Embryonic staging series for the beach spawning, terrestrially incubating California grunion Leuresthes tenuiswith comparisons to other Atherinomorpha
Abstract:California grunion Leuresthes tenuis synchronize spawning with tidal cycles, so the embryos incubate in a terrestrial environment, delay hatching until cued by a specific environmental trigger, and may extend incubation for up to an additional four weeks. These adaptations, however, do not appear to alter the morphology or sequence of early developmental stages as compared to other Atherinomorph fishes in the Orders Beloniformes and Cyprinodontiformes. Embryonic development is described in a series of 30 stages based on morphology observed by light microscopy. Stages are placed in five periods: zygote and cleavage, blastula, gastrula, segmentation and organogenesis, and hatching competence. Embryos from a southern population of L. tenuis in Los Angeles are compared with embryos found >560 km north in San Francisco Bay. Northern L. tenuis embryos developed more slowly at several stages than southern embryos and reached hatching competence later, but both locations maintained synchrony with the tidal cycle for both spawning and hatching. The variation in rates of development and stage at hatching readiness are forms of developmental heterochrony that may be associated with evolutionary adaptation or morphological plasticity within this highly successful clade.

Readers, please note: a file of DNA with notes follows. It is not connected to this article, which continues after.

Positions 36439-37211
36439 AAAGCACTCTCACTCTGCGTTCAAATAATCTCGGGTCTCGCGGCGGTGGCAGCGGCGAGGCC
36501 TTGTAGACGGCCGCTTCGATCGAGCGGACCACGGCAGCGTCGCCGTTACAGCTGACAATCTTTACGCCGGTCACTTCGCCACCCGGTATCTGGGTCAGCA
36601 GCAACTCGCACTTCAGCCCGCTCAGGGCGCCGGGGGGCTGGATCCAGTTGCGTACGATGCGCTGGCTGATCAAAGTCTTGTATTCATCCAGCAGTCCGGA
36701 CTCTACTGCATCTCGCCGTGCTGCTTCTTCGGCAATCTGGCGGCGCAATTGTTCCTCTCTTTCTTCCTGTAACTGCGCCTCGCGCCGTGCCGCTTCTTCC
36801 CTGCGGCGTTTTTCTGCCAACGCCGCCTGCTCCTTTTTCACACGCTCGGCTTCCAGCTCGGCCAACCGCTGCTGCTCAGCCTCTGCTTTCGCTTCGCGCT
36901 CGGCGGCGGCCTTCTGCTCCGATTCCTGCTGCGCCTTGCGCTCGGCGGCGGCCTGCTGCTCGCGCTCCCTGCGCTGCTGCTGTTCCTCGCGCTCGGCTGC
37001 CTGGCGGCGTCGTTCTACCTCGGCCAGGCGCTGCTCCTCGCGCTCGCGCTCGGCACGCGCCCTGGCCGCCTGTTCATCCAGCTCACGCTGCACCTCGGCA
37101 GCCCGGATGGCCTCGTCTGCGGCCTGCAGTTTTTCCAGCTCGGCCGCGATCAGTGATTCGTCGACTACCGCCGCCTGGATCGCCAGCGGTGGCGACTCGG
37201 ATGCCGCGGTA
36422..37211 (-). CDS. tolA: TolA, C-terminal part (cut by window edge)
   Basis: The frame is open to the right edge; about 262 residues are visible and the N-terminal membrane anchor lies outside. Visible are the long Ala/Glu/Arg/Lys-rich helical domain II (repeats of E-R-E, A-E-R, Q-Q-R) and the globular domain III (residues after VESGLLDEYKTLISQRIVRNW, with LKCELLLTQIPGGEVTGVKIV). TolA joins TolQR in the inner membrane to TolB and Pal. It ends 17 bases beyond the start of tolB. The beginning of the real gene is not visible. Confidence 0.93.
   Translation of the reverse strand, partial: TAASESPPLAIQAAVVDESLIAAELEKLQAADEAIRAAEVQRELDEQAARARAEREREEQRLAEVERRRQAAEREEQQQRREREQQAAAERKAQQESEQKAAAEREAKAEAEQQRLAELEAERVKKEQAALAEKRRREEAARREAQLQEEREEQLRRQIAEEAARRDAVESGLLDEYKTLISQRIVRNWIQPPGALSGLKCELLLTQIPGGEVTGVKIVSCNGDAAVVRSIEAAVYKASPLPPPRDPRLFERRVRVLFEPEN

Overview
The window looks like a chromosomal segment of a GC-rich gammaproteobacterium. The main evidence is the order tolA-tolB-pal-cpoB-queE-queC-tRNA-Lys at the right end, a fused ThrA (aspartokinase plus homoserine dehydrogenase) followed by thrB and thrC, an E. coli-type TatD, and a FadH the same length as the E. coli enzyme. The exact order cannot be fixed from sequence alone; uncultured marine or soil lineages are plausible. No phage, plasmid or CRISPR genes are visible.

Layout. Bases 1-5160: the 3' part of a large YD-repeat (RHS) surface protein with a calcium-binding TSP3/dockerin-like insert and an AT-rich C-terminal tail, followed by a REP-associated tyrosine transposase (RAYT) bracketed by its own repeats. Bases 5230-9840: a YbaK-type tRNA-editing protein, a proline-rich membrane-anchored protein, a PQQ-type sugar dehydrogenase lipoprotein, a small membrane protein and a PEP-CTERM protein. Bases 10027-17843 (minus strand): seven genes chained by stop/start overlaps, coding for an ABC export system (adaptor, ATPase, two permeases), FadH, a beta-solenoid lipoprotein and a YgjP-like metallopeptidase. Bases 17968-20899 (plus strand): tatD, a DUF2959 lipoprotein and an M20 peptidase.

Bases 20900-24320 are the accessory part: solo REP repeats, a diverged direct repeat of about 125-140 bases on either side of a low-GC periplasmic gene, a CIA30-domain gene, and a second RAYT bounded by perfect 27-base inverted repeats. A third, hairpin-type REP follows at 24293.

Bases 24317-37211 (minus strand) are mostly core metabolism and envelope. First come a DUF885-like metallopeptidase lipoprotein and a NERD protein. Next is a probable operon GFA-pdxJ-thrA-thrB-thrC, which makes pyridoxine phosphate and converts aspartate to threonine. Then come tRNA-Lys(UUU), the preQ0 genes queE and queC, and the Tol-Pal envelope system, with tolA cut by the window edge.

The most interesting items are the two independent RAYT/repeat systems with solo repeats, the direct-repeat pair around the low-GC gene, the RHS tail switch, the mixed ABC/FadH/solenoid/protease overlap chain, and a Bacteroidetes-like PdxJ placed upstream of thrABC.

Document Type: Regular Paper
Affiliations: Department of Biology, Pepperdine University, 24255 Pacific Coast Highway, Malibu, CA 90263-4321, U.S.A.
Publication date: 2009-07-01